Commonwealth Graduate Engineering Program

The Commonwealth Graduate Engineering Program (CGEP)

Program Overview
Background of the Program
Contacts
Future of the Program


Program Overview

The University of Virginia (UVa) and Virginia Polytechnic Institute and State University (VPI), in cooperation with Virginia Commonwealth University (VCU), Old Dominion University (ODU), and George Mason University (GMU), deliver televised graduate engineering courses to areas in the Commonwealth of Virginia, as well as some out-of-state sites. Beginning in Fall 1998, lectures will be delivered via an asynchronous transfer mode (ATM) on Net.Work.Virginia within the state and via videoconferencing equipment to out-of-state sites. This means that classes are two-way video and two-way audio. It should be noted that on-grounds students at the University of Virginia also take these courses in the studio classroom as they are delivered to the off-site campuses.

This program effort is in response to one of the State Council of Higher Education's objectives to expand technical education opportunities for Virginians. The primary intent is to provide engineers and other qualified individuals with strong backgrounds in the sciences an opportunity to pursue a program in graduate studies leading to a master's degree in engineering. However, courses may also be taken on a non-degree, continuing education basis. At the University of Virginia, CGEP students are treated just like students enrolled on-grounds in Charlottesville and the degree obtained is the same as one earned on-grounds. Thereby, these students have certain responsibilities, including adhering to the University of Virginia Honor Code.

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Background of the Program

The Program began in the Fall semester of 1983 with the UVA broadcasts being extended to a single receiving site located in the Cabell Library at VCU. During this initial year, two courses in Materials Science and two courses in Civil Engineering were offered. This initiation provided the necessary learning experience in the operation of all the associated equipment and provided the experiment from which data on the success of this extended classroom concept could be obtained. Although certain minimal problems were encountered, the overall program was met with much enthusiasm and was considered quite successful.

Beginning with the Fall semester of 1984, courses in the following engineering disciplines were offered each semester: Chemical; Materials Science, Civil, Mechanical, Electrical, and Systems Engineering. Also, several industrial classrooms became operational, receiving both the UVa and VPI broadcasts via instructional television fixed service (ITFS) transmitters in the host institutions' regions. In addition, the Telestar facility (UVa Continuing Education in Falls Church, Virginia) became operational in the Spring semester, 1985. In the 1985-86 semester, our courses could be received by 16 off-grounds locations.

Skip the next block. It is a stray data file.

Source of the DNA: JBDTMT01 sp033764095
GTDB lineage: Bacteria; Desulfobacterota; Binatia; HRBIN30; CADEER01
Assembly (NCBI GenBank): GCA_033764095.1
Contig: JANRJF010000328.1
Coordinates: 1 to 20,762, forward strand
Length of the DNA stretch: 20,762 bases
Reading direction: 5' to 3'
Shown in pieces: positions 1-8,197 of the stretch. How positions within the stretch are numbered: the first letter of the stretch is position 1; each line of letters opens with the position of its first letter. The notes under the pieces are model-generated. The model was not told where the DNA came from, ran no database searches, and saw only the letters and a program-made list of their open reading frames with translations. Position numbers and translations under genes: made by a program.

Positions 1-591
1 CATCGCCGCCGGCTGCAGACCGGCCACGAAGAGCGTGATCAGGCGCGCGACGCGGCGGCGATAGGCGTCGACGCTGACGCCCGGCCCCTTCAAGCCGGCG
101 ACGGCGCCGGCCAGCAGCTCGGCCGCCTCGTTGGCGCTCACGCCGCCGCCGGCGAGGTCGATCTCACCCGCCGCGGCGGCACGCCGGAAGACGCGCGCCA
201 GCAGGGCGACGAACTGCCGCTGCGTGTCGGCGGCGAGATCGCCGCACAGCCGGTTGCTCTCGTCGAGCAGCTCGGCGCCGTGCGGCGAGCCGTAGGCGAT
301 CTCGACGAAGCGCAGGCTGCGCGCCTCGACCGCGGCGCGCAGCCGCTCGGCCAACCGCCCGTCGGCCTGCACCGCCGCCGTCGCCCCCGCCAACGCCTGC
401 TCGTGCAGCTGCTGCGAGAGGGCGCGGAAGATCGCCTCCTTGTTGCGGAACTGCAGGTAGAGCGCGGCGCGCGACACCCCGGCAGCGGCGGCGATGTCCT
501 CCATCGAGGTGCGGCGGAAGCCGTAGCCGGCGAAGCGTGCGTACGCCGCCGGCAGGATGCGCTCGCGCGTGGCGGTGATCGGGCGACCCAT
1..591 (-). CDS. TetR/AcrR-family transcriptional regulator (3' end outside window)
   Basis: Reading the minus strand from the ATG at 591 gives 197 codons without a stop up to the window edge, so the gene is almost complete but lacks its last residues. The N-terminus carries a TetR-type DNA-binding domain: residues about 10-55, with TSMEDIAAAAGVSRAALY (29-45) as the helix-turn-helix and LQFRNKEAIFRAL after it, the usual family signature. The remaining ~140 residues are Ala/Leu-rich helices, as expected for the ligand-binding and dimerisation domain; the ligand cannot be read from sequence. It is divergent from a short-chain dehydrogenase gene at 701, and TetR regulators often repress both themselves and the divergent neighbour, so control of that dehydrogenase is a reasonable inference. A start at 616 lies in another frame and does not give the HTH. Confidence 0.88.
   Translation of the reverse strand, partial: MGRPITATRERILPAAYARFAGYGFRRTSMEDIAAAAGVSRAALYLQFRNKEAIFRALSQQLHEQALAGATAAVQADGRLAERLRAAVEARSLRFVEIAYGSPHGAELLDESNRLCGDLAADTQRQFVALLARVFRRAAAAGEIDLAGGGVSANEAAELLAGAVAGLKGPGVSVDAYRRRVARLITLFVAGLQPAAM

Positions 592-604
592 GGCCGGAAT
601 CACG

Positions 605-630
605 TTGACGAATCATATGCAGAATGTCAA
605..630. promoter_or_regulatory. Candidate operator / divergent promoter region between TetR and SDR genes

Starting in Fall 1986, our courses were offered via satellite. Our broadcasts could now reach all regions of Virginia and locations out-of-state as well. The course offerings were also expanded from six courses per semester to eight. The Fall 1986 semester began with 22 off-grounds receive sites operating; two of these sites were out-of-state, with one in Maryland and one in Pennsylvania. Sites in Tennessee and New York were added in 1987.

Since 1987, the UVa Mechanical and Aerospace Engineering degree has provided an emphasis on our Manufacturing Systems specialty. Nuclear Engineering, added in the Fall of 1988, was the seventh graduate engineering degree to be offered by the University of Virginia on television. However, in 1997 it was decided to phase out the Nuclear program and concentrate on offering additional courses to round out our Mechanical and Aerospace Program. In 1994 we changed our satellite transmission from an analog to a digital signal; and in Fall 1998 we have been delivering classes using a videoconferencing format via Net.Work.Virginia and ISDN lines.

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Contacts

Respective points of contact, who provide regional support in terms of personal contacts and administration as well as offering selected supporting courses, are listed here: Return to the top

The Future of the Program

We hope that this program will continue to expand with more and more industries establishing on-site classrooms for participation in courses offered by both the University of Virginia and Virginia Tech. This could also lead to an increased activity in specialized continuing education programming designed specifically to industrial needs but outside that of the degree programs. Future utilization of the state-wide facilities for seminars, workshops, and short courses is also a possibility.

At the University of Virginia, we look forward to serving more students with this versatile and exciting program.


How the Program Works

Degree Programs

Return to: Commonwealth Graduate Engineering Program Home Page.


Mail comments to rfk2u@virginia.edu

Last modified: May 14, 2003